The Yokohama (DeNA) Baystars were originally owned by the Taiyo since the 1930s as an amateur team. They became a professional team in 1950 and had their longstanding name of Taiyo Whales for only three seasons from 1950-1952. After having different mascot names from Robins and Shochiku Robins, they went back to being Taiyo Whale from 1955-1977.
The location of Yokohama was added in 1978 before they became Yokohama Baystars in 1993 with ownership changes prior to that year. Eventually, DeNA purchased the team in 2011 and they've been called Yokohama DeNA Baystars ever since. The Baystars name comes from the Yokohama Bay Bridge.
DeNA (pronounced like DNA) is most well-known for making games on any mobile devices. They are also partnered with Nintendo and many more. Other services include internet shopping, e-commerce, advertising and global business.
Payroll rank: 12
The Baystars have historically been the bottom of the barrel among NPB teams in payroll, if not being dead last. However, they have learned to sign free agents recently, as reflected in their pickup of Jose Lopez.
Location/Stadium: Yokohama Stadium in Yokohama, Kanagawa prefecture.
Yokohama is south of Tokyo, but still in the Kanto region. It's the second largest city in Japan behind Tokyo itself. With Yokohama being on the coast, it was a port for trade and foreign ships would come in all the time. In many ways, it was a gate to open things up for the USA and Japan. Yokohama was also the site of the final game in the 2002 World Cup between Brazil and Germany. It's home to Nissan's headquarters.
Yokohama Stadium is in the heart of the city and there are plenty of things to do in the area. The field was initially made out of turf, but DeNA recently purchased the stadium and grass will be installed for the 2016 season and beyond. The infield dirt was only on the bases, home plate and the mound while everything else was brown or green colored turf.
The seats will change from orange to blue for 2016 with a renovation happening. Yokohama Stadium is a huge bandbox ballpark in NPB, making it easy to hit a home run. With 94 meters (308.4 ft) at the edge of left and right field, the ball can easily reach the crowd. It's a hitter's heaven, or a pitcher's nightmare.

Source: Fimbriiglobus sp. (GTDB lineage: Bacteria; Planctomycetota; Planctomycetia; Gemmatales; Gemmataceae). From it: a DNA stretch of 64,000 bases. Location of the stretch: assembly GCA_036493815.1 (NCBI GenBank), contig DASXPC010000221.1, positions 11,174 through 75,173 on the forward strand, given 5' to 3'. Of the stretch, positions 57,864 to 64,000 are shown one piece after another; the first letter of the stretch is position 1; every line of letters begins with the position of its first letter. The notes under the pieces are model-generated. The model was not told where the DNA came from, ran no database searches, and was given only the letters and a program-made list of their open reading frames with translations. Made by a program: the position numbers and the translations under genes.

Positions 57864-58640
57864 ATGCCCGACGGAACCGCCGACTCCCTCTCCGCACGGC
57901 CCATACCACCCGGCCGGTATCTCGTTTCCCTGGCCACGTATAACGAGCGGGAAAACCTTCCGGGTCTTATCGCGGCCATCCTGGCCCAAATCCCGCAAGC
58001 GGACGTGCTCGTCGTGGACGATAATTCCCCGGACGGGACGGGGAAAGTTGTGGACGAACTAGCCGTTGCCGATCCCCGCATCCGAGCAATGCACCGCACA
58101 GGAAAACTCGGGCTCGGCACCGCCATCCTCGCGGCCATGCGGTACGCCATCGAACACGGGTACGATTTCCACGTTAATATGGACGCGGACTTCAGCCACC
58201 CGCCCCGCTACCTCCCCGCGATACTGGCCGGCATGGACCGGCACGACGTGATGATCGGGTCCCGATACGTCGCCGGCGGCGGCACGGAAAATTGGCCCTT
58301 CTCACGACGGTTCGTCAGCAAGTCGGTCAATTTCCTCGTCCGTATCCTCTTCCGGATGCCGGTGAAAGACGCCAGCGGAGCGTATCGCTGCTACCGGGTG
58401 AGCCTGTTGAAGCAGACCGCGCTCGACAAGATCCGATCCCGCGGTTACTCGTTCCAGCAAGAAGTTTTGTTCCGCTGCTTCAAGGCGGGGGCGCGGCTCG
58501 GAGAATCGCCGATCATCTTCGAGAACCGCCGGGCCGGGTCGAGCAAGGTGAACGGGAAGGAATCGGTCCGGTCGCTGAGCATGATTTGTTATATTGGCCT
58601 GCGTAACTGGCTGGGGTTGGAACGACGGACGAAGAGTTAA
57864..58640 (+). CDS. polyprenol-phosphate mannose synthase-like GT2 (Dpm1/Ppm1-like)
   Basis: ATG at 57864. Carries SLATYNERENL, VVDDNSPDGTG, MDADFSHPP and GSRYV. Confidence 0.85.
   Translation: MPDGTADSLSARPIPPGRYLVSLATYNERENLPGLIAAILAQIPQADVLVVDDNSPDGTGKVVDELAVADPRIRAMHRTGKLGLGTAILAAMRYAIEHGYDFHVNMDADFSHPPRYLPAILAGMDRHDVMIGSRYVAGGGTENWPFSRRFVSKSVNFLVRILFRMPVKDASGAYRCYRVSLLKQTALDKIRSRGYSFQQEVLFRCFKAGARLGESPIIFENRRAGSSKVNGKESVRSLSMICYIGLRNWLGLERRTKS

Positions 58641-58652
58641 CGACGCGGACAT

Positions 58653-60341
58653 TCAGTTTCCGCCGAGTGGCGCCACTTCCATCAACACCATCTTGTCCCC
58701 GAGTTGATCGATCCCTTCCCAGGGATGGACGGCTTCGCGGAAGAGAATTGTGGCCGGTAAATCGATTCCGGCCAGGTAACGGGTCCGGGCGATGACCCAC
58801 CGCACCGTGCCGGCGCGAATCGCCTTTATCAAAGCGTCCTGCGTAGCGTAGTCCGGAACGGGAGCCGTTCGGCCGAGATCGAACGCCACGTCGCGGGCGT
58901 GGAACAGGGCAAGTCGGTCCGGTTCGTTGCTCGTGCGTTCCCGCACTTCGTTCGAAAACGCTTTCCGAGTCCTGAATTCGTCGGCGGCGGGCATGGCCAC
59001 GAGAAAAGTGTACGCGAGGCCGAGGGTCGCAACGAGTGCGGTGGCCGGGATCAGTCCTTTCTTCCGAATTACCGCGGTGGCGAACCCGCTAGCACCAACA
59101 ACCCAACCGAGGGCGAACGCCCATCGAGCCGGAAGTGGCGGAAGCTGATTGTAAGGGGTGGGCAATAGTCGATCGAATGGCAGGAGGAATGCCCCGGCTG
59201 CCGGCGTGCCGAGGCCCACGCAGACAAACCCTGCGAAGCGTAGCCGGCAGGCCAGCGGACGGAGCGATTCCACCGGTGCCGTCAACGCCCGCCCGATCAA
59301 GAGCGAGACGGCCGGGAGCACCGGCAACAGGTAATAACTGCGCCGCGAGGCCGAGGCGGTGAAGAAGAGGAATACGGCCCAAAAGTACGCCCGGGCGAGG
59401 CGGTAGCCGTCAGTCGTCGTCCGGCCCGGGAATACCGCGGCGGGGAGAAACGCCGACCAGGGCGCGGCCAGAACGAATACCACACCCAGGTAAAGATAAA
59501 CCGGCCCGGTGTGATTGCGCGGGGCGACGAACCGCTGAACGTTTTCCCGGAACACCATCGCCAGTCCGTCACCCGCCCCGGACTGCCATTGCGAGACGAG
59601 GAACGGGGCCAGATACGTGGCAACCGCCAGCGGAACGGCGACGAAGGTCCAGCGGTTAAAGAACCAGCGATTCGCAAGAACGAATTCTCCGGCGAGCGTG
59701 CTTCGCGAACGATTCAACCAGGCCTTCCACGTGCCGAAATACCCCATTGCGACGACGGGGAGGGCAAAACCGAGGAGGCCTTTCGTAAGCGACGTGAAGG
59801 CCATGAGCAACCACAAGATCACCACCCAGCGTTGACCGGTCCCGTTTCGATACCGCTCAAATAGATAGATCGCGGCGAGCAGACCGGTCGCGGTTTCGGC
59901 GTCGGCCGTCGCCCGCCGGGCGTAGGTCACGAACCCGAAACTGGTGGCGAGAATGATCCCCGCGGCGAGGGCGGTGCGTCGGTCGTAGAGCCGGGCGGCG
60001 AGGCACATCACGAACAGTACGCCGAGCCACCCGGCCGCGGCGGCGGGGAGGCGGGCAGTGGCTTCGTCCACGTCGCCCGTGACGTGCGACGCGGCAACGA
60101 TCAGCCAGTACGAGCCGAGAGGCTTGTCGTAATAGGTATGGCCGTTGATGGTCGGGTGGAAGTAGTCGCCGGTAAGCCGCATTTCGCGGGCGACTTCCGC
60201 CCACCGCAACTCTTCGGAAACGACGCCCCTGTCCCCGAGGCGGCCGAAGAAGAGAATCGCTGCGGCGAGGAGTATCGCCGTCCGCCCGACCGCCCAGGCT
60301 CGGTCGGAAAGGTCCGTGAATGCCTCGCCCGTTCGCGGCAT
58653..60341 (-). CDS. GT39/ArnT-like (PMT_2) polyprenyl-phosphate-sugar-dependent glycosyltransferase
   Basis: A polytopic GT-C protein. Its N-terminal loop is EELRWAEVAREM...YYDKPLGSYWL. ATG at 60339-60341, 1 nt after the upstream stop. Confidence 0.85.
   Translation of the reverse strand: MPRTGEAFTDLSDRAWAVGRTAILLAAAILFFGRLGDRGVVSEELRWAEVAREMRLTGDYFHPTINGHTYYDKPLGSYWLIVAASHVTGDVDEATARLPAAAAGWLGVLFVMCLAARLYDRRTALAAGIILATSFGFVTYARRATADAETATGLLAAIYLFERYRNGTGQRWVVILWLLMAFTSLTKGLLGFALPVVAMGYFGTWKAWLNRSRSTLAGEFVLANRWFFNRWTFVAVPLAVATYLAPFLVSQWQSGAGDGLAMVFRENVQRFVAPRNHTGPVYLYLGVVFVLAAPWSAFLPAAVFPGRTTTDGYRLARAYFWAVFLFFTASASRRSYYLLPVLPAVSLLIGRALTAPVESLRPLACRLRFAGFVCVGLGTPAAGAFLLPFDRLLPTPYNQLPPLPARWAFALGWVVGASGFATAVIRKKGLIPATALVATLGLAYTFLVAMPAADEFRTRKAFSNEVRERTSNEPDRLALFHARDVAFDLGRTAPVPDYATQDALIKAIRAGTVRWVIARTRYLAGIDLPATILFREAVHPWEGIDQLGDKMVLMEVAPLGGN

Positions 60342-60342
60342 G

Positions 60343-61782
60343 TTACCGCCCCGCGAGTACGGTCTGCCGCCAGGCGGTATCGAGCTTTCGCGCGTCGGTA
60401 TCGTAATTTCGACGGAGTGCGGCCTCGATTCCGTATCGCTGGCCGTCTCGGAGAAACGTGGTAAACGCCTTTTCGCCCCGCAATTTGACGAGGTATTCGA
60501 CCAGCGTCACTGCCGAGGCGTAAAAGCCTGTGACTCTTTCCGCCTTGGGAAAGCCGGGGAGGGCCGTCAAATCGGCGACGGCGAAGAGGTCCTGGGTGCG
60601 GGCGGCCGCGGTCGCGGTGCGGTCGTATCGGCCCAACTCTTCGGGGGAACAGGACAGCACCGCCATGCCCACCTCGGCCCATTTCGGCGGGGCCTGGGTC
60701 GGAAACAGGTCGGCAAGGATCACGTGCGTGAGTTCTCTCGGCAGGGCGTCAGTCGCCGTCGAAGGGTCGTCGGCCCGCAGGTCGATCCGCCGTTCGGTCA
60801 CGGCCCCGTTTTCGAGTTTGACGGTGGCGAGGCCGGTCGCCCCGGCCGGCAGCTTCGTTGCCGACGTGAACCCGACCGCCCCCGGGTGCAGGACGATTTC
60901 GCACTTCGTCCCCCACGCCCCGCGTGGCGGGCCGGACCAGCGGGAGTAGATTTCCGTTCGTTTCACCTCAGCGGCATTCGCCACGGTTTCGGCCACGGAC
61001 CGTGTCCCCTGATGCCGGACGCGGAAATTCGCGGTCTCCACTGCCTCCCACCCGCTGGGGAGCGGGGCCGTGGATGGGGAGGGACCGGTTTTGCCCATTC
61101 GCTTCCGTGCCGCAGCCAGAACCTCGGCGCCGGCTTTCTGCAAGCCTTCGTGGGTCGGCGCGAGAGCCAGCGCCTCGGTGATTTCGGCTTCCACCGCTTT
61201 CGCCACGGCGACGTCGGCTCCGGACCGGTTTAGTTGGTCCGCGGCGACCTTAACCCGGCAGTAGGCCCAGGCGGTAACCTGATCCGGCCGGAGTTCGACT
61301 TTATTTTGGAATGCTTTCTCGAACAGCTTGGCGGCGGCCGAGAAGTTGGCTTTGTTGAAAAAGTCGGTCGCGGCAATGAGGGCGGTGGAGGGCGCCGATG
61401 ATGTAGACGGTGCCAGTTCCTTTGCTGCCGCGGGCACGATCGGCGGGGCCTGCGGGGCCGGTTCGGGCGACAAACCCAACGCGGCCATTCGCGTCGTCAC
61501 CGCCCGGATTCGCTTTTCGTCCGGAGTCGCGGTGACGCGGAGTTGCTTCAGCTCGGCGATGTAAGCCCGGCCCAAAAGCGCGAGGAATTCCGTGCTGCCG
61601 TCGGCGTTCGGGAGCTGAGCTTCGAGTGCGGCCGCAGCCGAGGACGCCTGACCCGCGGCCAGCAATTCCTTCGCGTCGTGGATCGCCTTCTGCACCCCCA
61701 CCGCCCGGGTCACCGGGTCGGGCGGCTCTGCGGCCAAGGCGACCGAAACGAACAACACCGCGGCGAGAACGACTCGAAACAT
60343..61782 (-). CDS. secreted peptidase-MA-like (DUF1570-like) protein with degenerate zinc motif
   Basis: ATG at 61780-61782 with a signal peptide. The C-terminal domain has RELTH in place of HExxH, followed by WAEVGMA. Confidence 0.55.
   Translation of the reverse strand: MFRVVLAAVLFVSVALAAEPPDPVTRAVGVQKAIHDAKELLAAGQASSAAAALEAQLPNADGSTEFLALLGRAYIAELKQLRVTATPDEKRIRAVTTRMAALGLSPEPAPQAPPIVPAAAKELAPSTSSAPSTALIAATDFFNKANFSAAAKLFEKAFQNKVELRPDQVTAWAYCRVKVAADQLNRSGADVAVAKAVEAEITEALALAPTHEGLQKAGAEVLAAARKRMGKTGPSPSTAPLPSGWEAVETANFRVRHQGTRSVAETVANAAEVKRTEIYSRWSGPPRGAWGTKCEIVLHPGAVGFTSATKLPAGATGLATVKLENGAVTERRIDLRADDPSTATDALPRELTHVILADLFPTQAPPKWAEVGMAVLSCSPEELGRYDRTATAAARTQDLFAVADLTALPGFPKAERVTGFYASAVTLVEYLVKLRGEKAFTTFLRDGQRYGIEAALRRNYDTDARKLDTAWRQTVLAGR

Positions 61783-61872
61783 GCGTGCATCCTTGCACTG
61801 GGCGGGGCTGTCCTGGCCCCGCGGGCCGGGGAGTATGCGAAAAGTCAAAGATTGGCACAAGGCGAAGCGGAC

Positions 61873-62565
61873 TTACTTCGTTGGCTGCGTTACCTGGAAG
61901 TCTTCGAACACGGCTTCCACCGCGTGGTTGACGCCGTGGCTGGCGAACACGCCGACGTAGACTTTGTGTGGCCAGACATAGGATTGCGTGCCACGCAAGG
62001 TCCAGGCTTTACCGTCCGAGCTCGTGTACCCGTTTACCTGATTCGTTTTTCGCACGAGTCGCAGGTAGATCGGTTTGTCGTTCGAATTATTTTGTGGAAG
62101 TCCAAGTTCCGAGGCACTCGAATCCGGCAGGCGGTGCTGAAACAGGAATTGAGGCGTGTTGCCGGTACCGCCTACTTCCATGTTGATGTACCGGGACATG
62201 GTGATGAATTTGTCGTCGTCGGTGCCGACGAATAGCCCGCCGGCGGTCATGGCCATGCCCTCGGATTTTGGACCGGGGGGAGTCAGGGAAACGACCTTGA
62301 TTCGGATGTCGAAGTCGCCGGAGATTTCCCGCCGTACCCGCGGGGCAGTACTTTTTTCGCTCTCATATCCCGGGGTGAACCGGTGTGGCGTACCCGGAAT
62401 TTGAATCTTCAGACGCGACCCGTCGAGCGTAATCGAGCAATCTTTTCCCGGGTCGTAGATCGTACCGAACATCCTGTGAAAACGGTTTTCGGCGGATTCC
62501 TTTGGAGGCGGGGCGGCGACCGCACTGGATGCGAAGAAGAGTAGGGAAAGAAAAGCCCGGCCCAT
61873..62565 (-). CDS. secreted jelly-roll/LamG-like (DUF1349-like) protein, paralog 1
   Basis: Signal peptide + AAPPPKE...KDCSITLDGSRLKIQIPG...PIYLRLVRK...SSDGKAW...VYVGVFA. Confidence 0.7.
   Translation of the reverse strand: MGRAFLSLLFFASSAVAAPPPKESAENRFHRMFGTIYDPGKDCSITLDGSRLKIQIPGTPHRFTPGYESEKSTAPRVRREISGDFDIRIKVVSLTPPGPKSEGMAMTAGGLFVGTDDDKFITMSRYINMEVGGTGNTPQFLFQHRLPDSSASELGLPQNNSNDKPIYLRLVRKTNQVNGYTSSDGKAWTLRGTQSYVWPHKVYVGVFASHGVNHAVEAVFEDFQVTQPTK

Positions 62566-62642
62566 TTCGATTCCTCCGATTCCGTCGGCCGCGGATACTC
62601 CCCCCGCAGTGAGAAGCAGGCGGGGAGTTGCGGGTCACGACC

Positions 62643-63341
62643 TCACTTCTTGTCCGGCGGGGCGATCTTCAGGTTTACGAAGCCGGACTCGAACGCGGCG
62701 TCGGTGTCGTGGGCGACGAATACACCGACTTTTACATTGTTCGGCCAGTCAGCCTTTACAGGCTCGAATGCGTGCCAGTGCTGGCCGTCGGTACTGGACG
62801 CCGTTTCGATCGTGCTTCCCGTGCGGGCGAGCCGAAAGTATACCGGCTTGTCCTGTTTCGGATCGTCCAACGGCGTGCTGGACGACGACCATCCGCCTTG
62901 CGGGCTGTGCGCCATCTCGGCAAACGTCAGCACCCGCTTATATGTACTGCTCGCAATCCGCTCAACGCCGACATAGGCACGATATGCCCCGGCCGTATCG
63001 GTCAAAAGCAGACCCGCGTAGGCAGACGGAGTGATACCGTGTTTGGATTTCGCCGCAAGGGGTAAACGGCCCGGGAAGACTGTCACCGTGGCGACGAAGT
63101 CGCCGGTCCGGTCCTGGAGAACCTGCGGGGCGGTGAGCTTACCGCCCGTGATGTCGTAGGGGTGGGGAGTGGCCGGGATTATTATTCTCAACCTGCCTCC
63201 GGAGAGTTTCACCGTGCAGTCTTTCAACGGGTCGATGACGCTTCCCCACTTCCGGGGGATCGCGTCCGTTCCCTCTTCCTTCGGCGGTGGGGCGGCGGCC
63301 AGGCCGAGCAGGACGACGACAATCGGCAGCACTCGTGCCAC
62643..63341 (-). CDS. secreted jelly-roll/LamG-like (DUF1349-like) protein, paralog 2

Primary Uniforms: Made by Descente
|New road design for 2016|
Mascot: "DB Starman"
DB Starman might look like a cat with a star face, but it's a hamster, with the title being a play on words. “Hamster” is pronounced hamasutaa in Japanese. "Hama" comes from YokoHAMA, and "sutaa" is from STAR, with the Japanese pronunciation of the English word "star" being sutaa. When combined, this sounds very similar to the Japanese pronunciation of hamster, although the spelling in Japanese is different.
"Atsuki hoshi-tachi yo" (熱き星たちよ) "Passionate Star"
The Baystars themesong had copyright issues in the USA on youtube, but here's the older version where it says "Yokohama" instead of "DeNA" if the above video doesn't work. Same tune, just different instrumentals besides DeNA's name not in there.
If you're really looking for the current version, here's the most recent.
Ōendan Songs: (Theme song at 00:00, 2015 Player songs at 0:20, Other theme songs at 5:38, Lucky 7 Atsuki hoshi-tachi yo at 7:05, Chance songs at 8:02, Other themes songs at 10:45.
MLB Comparison: Toronto Blue Jays
Prior to 2015, the Blue Jays and Baystars both shared the longest playoff droughts among their respective leagues of MLB and NPB. Both teams broke their droughts in 2015 and 2016, respectively. Even with the Blue Jays being in the postseason for 2015, it's still worthy of a comparison because of how the ballpark is built. It's easy to hit a home run in Yokohama combined with the same difficulty of giving one up. Like Toronto, power numbers become inflated.
Notable former MiLB and MLB players who played for the Baystars:
As Taiyo Whale: Jim Tracy, Leon Lee
As Yokohama Baystars: Jose Lopez, Guillermo Moscoso, Glenn Braggs, Hideki Okajima
Notable former Whale and Baystars to played in MLB:
Takashi Saito, Kazuhiro Sasaki, Tomo Ohka
Note: Takashi Saito was declining when he left the Baystars in 2006, but revived his career in MLB with the Los Angeles Dodgers.
Why you root for them: Because you like one of the best kept secrets in Japan. Yokohama is most likely forgotten among the average Joe. There are plenty of things to do in Yokohama besides watch baseball, with plenty of tourist attractions and places to shop. The Baystars also have a very nice stadium for a team that is sometimes an afterthought.
You also sympathize with teams that haven't been good in a long time, hoping they can be great again. Lastly, you love offense because home runs can soar and even leave the ballpark.
Why you don't root for them: As mentioned earlier, the Baystars have the longest postseason drought in NPB, with their last year being in 1998 when winning the Japan Series. They have not appeared in a playoff game since and their last third place finish was in 2005. However, the playoffs in the Central League used to only have two teams, so their four 3rd place finishes from 1999-2001 and 2005 have all been for naught.
Opposing teams will often outnumber the home crowd when Yokohama plays a game. While some teams have a limited visitor's section, Yokohama lets anyone in and it leaves room for others to take over. In contrast to the top, if you dislike high scoring affairs, this team isn't for you for the stadium reasons mentioned above.
Other teams in the series:
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